This means that, in addition to paraprofessionals and special-education teachers, the center’s staff includes a psychologist, neuropsychologist, speech-and-language pathologist and occupational therapist. Working together, the team tries to assess how a child can best be served.
Since its 2002 inception, the center has served about 150 students. The ultimate goal is to reintegrate them into the traditional classroom setting, or send them off to some form of higher education. Mathews said they are usually successful, but not always.
“We’ve lost a couple along the way,” she acknowledged. “We’ve got one who’s in prison.”
One satisfied graduate of the program is Gil Benezer. Now a sophomore at the University of California, Davis, Benezer – who said he has been diagnosed with “borderline Asperger’s” – believes he would have dropped out of school had it not been for the center.
And yet, he was at the top of his class at Manhattan Beach Middle School.
“I’d been bullied and was really stressed out and really depressed,” he said, adding that he’d twice attempted suicide.
Why was he bullied? “Because I was fat, because I was weird, because I had few friends,” he said.
The center, he said, was a welcoming place that taught him everything from time-management skills to coping with his depression.
“I liked that I could go at my own pace,” said Benezer, whose parents are both medical doctors. “They didn’t pressure me into anything. It is a very warm atmosphere. They cared.”
At UC Davis, he’s getting straight A’s and plans to major in biochemical engineering.
Corey Newman, meanwhile, is pleased with Joe’s progress.
“He works in groups now – he never used to work in groups,” she said. “He says hello to every person in the school, and acknowledges the staff. … It sounds so small, but these things are so huge to us.”
In early April, when insurance providers finally agreed — after months of denials — to send a 14-year-old Torrance boy to a children’s hospital in Stanford for treatment of an extremely rare pain disorder, many people cheered.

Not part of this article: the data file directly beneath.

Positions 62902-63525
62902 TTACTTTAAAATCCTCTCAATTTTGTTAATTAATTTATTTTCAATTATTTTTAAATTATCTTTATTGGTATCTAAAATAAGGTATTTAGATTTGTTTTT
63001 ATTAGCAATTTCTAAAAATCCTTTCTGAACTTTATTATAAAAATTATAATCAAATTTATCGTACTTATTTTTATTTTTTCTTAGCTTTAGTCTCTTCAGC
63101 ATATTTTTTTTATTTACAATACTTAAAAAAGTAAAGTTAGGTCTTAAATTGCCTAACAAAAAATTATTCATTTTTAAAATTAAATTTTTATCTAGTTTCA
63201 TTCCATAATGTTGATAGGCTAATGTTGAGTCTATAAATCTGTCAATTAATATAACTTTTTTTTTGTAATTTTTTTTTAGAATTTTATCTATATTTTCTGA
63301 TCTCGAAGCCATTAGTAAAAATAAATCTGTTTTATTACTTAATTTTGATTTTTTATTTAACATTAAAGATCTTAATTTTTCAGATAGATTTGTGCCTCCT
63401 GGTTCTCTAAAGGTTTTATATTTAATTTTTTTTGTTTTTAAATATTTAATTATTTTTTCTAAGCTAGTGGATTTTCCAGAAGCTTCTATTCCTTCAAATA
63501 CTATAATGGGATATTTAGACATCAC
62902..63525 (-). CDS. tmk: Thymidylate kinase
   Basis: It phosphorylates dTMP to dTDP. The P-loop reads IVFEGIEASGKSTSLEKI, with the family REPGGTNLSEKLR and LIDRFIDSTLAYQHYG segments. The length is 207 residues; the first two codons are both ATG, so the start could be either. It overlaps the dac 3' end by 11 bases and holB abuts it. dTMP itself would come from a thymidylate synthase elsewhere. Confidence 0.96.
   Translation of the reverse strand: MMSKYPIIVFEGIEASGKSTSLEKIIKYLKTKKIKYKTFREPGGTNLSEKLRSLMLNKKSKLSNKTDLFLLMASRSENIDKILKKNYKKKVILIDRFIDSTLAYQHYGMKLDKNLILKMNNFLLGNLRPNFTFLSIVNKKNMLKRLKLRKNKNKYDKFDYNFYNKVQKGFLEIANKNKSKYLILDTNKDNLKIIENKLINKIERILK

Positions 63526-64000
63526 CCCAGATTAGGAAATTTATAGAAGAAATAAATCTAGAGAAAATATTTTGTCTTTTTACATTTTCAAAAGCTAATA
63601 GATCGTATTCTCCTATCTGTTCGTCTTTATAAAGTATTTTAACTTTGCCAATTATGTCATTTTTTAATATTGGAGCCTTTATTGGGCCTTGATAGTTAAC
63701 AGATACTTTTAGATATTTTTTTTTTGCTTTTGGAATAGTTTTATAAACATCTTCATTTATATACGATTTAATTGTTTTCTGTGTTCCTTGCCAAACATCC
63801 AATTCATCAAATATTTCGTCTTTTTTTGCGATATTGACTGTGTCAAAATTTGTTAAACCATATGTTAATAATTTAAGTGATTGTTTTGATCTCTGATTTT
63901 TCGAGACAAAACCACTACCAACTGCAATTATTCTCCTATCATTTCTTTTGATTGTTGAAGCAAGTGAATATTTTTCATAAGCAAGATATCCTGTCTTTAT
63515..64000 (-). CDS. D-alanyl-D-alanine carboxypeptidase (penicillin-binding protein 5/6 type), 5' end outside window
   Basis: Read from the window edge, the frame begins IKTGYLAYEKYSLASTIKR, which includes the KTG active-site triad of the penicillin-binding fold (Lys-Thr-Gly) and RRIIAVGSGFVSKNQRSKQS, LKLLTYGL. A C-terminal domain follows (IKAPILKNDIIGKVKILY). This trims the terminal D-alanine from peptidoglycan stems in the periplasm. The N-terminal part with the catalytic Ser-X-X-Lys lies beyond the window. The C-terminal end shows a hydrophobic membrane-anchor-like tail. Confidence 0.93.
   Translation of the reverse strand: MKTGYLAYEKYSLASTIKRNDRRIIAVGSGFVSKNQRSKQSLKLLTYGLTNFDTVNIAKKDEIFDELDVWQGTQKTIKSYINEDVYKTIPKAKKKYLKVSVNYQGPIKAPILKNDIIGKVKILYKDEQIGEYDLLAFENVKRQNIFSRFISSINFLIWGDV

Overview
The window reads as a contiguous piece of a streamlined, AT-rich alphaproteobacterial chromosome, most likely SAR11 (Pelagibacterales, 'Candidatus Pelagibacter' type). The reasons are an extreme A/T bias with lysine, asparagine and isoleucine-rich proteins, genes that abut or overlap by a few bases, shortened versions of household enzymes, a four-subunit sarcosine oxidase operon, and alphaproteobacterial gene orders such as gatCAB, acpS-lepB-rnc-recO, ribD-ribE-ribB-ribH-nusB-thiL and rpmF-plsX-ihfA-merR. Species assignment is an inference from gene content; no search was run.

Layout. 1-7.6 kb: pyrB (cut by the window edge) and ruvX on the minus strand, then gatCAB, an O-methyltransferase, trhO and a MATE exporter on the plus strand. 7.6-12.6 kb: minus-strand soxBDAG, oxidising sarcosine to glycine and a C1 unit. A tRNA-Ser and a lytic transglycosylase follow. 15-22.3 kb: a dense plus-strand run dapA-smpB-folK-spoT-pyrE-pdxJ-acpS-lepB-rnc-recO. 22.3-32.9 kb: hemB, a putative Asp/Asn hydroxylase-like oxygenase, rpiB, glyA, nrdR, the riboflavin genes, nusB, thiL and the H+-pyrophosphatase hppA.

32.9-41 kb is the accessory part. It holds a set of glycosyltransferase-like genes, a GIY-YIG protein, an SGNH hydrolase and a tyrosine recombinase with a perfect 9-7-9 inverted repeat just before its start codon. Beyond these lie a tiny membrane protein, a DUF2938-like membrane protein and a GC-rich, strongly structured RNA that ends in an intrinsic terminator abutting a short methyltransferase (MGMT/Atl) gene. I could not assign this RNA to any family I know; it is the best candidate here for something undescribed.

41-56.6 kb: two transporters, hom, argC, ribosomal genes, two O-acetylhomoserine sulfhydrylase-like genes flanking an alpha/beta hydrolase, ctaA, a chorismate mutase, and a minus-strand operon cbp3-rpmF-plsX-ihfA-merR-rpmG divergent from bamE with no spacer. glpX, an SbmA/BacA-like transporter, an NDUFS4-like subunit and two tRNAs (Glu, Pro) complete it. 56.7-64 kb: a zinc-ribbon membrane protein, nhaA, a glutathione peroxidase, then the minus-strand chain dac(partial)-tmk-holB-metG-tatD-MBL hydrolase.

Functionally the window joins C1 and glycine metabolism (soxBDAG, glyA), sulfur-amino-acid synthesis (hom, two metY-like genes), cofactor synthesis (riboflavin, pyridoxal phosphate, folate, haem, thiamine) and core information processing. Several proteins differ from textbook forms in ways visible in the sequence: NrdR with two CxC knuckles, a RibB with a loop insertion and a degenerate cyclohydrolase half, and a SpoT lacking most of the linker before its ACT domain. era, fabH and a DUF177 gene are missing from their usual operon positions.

That day, when the medical plane lifted off at Torrance Municipal Airport bound for Palo Alto, family members of Joseph Martinez hugged and cried, believing that this might bring back the old Joseph — the one who played video games and baseball — as opposed to the one who lay in bed 24/7, screaming, moaning and addicted to painkillers. The one who’d missed an entire year of school.
But it wasn’t to be.
After about six days, the family felt that the team of doctors in Stanford was making insufficient progress. So they pulled out of the program in mid-April. Now, they are in Texas, pinning their hopes on a podiatrist with a gadget.
Not long after leaving Stanford, they learned of the folksy doctor whose practice does not carry nearly the same prestige as the Lucile Packard Children’s Hospital in Stanford, which is among just a handful of U.S. medical centers equipped to treat children with complex regional pain syndrome, the rare disorder from which Joseph appears to be suffering.
Dr. Donald Rhodes of Corpus Christi is a podiatrist by trade, a “foot guy,” as he says. Though he is little known in the small field of pain management, the family in late April was impressed enough by the look of his methods to rent an RV for $2,700 and drive out to Texas from Torrance. (Joseph is in too much pain to sit in a car for extended periods.)
Unlike Stanford’s comprehensive treatment, Rhodes’ approach does not require a medical team of nutritionists, physical therapists, psychiatrists and pediatricians. Instead, it requires just a black box, 8 inches by 8 inches, from which protrude electrodes that attach to various parts of the body.
Unlike the treatment at Stanford — estimated to cost $17,000 a week — Rhodes’ care is not covered by insurance. Instead, the cost is borne entirely by a $35,000 pot of donations raised mostly by Joseph’s school, St. Catherine Laboure in Torrance. A day or so before leaving for Texas, the family requested and received $15,000 from the principal. Joseph’s mother, Susan Martinez, said the family has about $5,000 left.
Complicating matters is that Susan has missed about eight weeks of work to travel with her son. Her husband, Justin Martinez, who himself suffers from spinal disease, is on disability.